Tag Archive for: asset protection

Protecting Your Assets in Bankruptcy: What’s Exempt and What’s Not

Filing for bankruptcy is a big step, and it’s something that intimidates many people. There’s a common misconception that going through the bankruptcy process will leave you penniless because it will require you to surrender all of your material possessions to satisfy creditors. Depending on the type of bankruptcy you file and where you live, you can protect many of your assets by taking advantage of different bankruptcy exemptions. 

What Are Bankruptcy Exemptions?

When people file for bankruptcy, they still need to be able to function in society, meaning they have a place to live and a means to get to and from work. Bankruptcy exemptions are federal and state laws that allow people to protect certain essential property during the bankruptcy process. In other words, property that is “exempt” can’t be seized by the bankruptcy trustee to satisfy creditors. 

The kind of property and amount of property you can claim as exempt varies from state to state. Some states are incredibly generous with exemptions, while others are not. Federal law also provides a list of exemptions, but most states will require that you use state-specific exemptions. 

Assets Exempt Through Chapter 7 Bankruptcy

Also referred to as liquidation bankruptcy, Chapter 7 bankruptcy forgives most, if not all, of your unsecured debt after the bankruptcy trustee liquidates your assets to repay creditors. While this sounds scary, there are exceptions to what becomes part of the bankruptcy estate. For example, the trustee can sell your non-exempt property to satisfy creditors, but they can’t touch your exempt property.

The federal system and most state bankruptcy systems will allow you to keep a portion of the equity in your primary home, vehicle, and personal property. Some states even offer an unlimited homestead exemption, which allows you to keep a home no matter what it’s worth. Usually, clothing and household goods are exempt unless they are worth a significant amount of money.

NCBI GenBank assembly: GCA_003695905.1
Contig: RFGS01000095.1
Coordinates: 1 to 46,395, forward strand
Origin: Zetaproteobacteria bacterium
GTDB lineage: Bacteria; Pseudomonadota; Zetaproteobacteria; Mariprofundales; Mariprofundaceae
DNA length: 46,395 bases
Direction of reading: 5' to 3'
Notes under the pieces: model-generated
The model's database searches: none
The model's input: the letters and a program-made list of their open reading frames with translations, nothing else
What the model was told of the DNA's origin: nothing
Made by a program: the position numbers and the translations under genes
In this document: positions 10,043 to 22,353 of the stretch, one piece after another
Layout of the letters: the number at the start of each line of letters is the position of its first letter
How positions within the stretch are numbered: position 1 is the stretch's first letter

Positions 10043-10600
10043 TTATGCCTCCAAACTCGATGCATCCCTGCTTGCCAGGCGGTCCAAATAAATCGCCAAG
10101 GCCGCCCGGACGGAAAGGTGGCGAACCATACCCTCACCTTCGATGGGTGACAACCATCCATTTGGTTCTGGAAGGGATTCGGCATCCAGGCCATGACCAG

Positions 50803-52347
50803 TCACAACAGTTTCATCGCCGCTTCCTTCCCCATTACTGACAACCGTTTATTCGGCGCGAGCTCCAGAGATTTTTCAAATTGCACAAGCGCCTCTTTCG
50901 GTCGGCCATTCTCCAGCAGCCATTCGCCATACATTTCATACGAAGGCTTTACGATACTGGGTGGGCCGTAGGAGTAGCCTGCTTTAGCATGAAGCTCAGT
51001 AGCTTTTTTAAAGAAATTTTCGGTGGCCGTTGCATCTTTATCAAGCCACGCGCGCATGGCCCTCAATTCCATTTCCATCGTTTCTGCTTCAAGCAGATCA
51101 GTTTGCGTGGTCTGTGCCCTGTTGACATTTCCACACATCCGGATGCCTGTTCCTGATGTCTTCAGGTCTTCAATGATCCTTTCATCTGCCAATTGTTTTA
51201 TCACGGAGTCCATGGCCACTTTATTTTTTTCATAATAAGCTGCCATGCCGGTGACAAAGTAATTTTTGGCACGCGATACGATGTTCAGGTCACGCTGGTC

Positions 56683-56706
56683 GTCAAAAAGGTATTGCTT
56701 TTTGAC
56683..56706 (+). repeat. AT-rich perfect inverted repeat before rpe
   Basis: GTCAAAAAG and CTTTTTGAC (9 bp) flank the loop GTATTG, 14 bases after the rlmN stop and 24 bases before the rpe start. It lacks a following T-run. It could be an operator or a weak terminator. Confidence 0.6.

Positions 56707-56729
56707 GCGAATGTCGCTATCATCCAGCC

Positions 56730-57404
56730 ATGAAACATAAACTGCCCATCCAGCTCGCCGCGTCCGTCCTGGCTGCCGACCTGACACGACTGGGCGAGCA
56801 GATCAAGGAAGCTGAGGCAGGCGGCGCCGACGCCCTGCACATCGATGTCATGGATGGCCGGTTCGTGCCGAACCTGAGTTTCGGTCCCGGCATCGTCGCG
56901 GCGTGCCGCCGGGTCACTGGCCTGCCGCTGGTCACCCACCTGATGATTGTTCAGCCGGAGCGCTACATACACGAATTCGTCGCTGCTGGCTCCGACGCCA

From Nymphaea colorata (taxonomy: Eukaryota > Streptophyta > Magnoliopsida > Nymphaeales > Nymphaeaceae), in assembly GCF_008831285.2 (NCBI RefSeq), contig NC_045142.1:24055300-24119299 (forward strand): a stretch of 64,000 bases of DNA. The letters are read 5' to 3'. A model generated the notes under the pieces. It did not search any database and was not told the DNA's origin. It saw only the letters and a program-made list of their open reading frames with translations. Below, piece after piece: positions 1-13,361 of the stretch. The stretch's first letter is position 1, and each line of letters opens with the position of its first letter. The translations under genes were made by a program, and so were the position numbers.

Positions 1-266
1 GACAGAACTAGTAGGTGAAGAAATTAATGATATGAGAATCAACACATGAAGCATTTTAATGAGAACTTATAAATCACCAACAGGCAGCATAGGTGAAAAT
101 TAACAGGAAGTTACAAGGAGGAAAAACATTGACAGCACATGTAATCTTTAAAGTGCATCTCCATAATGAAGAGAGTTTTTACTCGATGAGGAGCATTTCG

Assets Exempt Through Chapter 13 Bankruptcy

If you own many assets that you don’t want to risk losing through the bankruptcy process, Chapter 13 might be a better option. This type of bankruptcy allows you to keep all of your assets. Chapter 13 requires that you participate in a three—to five-year debt repayment plan. If you successfully complete the terms of your plan, any leftover debt will be forgiven at the end. 

The exemptions available for Chapter 13 are the same as those for Chapter 7, but they are used differently. Specifically, you wouldn’t need the exemptions to prevent you from losing property. However, they would play a role in determining how much your monthly payment would be under the debt reorganization plan. 

Assets That Are and Aren’t Exempt from Bankruptcy

You’ll want to get a good idea of what assets are exempt and which ones may be in jeopardy before you file personal bankruptcy. This can help guide your choice between Chapter 7 and Chapter 13 bankruptcy. 

Exempt Assets in Bankruptcy

These are items you can generally keep:

  • Your primary home
  • Your car, up to a specific value
  • Reasonably necessary clothing
  • Reasonably necessary household items
  • Jewelry up to a specific value
  • Child support and alimony
  • Retirement accounts
  • Life insurance policies
  • Pensions
  • Tools required for a trade
  • Public benefits
  • Personal injury awards

Non-Exempt Assets in Bankruptcy

These are items you will often have to give up:

  • A vacation or second home
  • A second vehicle
  • Recreational vehicles
  • Luxury clothing
  • Stamps, coins, or other valuable collectibles
  • Stocks, bonds, cash, or other investments
  • Expensive instruments
  • Family heirlooms

Types of Bankruptcy Exemptions

Some states require that you use their exemptions, while others allow you to choose between state and federal exemptions. Here are a few examples of exemption types, depending on where you live:

  • Homestead Exemption — This exemption helps protect your home during Chapter 7 bankruptcy and can reduce your payments through Chapter 13 bankruptcy.
  • Motor Vehicle Exemption — This exemption allows you to keep your primary vehicle or some of its equity, which is the difference between the amount you owe and its fair market value.
  • Wildcard Exemption — Some states allow a wildcard exemption, which can be applied to personal assets. The amount varies. 

Protect Your Assets During Bankruptcy

If you decide that bankruptcy is right for your situation, you want to make the most of your federal and state exemptions. The best way to accomplish this is to work with a knowledgeable financial or legal professional who can guide your choices and explain your options. Gulf Coast Bankruptcy is dedicated to helping those seeking assistance with financial struggles get the information they need to make informed decisions about their financial future.